Friday, April 11, 2008

blogroll addition

I just came across Justin Jenkins' blog Pisteuo and am going to add it to my blogroll - he looks like he's got some good stuff - also he mentions John Walton's Ancient Near Eastern Thought and the Old Testament (Baker Academic, 2006) (of whom Bryan L also keeps mentioning) which means Walton writes good stuff and so looks like something I am going to want to get soon! I came across his site through his comments on Chris Tilling's posts about creation.

Check it out. Let me know thy thoughts!


Who killed Goliath?

The editors of The New Oxford Annotated Bible Third Edition (p312-313) in discussing the historicity of the Historical books of the Old Testament note that we can still somewhat know the basic sense of the historical periods that they cover but that each text needs to be weighed individually in terms of its date of composition and its likely goals. In this they accept the veracity of the "dry notice in 1 Kings 14:25-26" noting it may come from an archival source. However, in contrast, they assert:
there are good reasons to be suspicious of the historicity of the long, detailed, and embellished story of David slaying Goliath in 1 Samuel 17; this story uses late biblical Hebrew language, comes from a different source that the surrounding material in Samuel, and i structured like a fairy tale, in that the poor, short, unexpected hero gets to marry the tall king's daughter by killing the giant who had vilified God. Additionally, 2 Samuel 21:19 reads, "Then there was another battle with the Philistines at Gob; and Elhanan son of Jaare-oregim, the Bethlehemite, killed Goliath the Gittite, the shaft of whose spear was like a weaver's beam." It is much more likely that a short tradition in which Goliath is killed by a relatively unknown figure (Elhanan) would be the source for the long elaborate tale attributing the same event to the well known David, rather than vice versa. Thus, the modern historian must subject each text in these Historical books to the type of internal analysis used on nonbiblical historical texts when external information bearing on the text is lacking.
So the question in my mind becomes "who then, killed Goliath?" If not David, why attribute the event to him instead of Elhanan? Does the writer use the event to thrust David into the limelight as God's chosen King?

How do you feel about the possibility that David may have not actually killed Goliath, that the whole story is in fact embellished and fictional?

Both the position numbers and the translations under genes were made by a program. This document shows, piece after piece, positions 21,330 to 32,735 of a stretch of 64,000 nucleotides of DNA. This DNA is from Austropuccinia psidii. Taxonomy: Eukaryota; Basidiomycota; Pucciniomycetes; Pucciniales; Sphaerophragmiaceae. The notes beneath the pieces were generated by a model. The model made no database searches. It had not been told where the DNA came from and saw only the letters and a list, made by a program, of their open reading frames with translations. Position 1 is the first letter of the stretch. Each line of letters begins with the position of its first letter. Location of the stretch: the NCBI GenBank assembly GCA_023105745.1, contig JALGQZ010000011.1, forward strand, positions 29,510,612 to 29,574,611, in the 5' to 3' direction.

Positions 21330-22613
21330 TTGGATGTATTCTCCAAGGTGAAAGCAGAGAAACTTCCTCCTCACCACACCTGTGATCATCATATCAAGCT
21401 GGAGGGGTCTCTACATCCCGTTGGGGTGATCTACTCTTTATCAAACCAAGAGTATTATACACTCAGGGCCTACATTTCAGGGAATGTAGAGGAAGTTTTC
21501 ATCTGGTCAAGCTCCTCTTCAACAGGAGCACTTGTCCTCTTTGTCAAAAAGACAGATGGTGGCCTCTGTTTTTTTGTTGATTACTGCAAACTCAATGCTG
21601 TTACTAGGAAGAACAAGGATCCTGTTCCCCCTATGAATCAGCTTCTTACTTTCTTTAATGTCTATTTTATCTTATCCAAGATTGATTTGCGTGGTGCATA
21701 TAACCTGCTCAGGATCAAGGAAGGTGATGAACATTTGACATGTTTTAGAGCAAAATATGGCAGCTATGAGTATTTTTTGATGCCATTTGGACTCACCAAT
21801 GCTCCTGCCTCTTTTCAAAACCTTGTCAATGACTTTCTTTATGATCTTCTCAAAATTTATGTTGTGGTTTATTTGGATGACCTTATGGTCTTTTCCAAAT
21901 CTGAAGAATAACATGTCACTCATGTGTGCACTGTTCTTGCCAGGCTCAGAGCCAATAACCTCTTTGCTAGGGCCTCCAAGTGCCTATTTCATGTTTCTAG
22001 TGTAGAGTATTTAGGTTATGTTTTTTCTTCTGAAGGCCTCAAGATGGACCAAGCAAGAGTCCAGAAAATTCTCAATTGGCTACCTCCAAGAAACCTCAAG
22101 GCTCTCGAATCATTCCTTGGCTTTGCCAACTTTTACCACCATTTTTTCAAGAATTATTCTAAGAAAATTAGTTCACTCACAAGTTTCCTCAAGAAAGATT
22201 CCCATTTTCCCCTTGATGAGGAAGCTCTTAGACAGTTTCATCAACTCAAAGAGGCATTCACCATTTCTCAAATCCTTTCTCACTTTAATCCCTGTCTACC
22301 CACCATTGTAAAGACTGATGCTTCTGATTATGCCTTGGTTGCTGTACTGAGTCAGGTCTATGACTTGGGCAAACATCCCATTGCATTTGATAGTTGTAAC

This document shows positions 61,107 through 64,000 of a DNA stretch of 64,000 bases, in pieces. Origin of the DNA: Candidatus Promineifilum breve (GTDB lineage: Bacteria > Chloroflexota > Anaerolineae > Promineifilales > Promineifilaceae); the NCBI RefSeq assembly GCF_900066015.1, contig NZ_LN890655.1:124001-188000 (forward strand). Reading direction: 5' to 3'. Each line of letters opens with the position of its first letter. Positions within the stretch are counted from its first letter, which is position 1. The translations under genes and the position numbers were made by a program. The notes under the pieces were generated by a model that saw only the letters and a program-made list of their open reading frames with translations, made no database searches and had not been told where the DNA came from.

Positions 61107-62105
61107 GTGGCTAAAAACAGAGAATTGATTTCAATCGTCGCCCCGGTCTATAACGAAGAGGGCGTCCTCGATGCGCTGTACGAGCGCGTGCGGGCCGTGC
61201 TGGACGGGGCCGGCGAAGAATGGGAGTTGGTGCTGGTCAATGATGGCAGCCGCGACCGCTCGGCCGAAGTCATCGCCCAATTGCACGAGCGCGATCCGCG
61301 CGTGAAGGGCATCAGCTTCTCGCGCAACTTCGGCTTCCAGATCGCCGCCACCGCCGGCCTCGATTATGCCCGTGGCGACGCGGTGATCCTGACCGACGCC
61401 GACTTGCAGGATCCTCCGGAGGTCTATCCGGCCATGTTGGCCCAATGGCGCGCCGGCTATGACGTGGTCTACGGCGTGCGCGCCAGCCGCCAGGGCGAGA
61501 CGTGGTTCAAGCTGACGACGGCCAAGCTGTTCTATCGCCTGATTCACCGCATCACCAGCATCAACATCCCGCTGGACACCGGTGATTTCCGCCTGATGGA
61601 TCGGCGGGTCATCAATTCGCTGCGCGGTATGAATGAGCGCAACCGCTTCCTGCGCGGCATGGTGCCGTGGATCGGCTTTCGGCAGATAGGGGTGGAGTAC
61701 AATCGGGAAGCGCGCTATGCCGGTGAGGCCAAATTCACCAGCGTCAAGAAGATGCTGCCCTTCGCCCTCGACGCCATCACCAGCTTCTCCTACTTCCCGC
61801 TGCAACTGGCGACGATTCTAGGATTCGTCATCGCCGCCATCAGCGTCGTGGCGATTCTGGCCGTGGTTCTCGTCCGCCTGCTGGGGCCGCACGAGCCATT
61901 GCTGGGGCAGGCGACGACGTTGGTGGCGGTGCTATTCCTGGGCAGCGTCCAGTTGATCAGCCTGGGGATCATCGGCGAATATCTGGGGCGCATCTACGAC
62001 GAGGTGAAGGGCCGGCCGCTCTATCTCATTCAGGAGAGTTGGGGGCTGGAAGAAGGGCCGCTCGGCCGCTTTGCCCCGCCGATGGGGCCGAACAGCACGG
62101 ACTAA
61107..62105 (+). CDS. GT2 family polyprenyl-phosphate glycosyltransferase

What say you?


Thursday, April 10, 2008

do I have a terrible attitude?

Jim West noted the passing of David Noel Freedman - an eminent and erudite Biblical Scholar.   I noted in the comment: 
It is indeed sad that David Freedman has gone on to be with the Lord, yet joyful that he has received his eternal promotion! - I am glad he leaves behind an amazing legacy and lots of books and articles for the rest of us to continue on with.
Well, then the following comment says:
"Terribile auditu…"
How so? He lived a long and rich life and has a rich legacy of biblical scholarship in the Christian community. Now he is with the Lord he loved. Is this not the goal of the Christian life? Correct me if I am wrong.

Seminary Meme

Yvette tagged me with a Seminary Meme. If I answer the questions I have a chance to get a hundred bucks in free books. Now who could say no to that?

This Seminary Meme is part of a competition sponsored by [the] Going to Seminary [blog] and Eisenbrauns. If you’d like to be entered, simply answer the 7 questions below and tag 5 other people. You’ll also need to post this paragraph (links included) with your answers as the links will be tracked back to your blog and will count as your “entry” into the competition. On April 30th, 2008, one blogger will be selected at random to win a $100 gift certificate to the Eisenbrauns online bookstore.

Where do you attend seminary? The Assemblies of God Theological Seminary in Springfield, MO.

What class do you think has most impacted your spiritual life? A class called The Spiritual Formation of the Minister. It may seem basic but too many seminary students get really caught up in the academics of seminary life and forget to nurture their own souls - I have this problem too. The Spiritual Formation class provided needed grounding to be sure I don't run myself into the ground spiritually.

What seminary professor has been the most influential while in seminary? Without a doubt, Benny C. Aker, now professor emeritus of New Testament. Why? Mostly because of his kind heart and gentle spirit -but most of all because I learned from him about the nature of theology and the role it plays in a persons life and in the life of the Church. He also taught me its okay to question certain doctrines and their formulations - if there is a better way, go with that one. Also, I really connected with David A. Thomas, visiting professor of mission theology and got two A+'s from him! He taught me much about the power of prayer, fasting, and Bible reading in relation to ministry and biblical studies! If one want's to really experience God's power, prayer, fasting, and Bible reading are key!

What is the greatest challenge you’ve faced in seminary? Getting started, but one I got going I really enjoyed it, had it not been for graduation, I would have kept going! ;)

What has been the greatest reward you’ve experienced in seminary? Learning it is fully possible to be a biblical scholar and also a Pentecostal (typically viewed as an oxymoron in Pentecostal circles).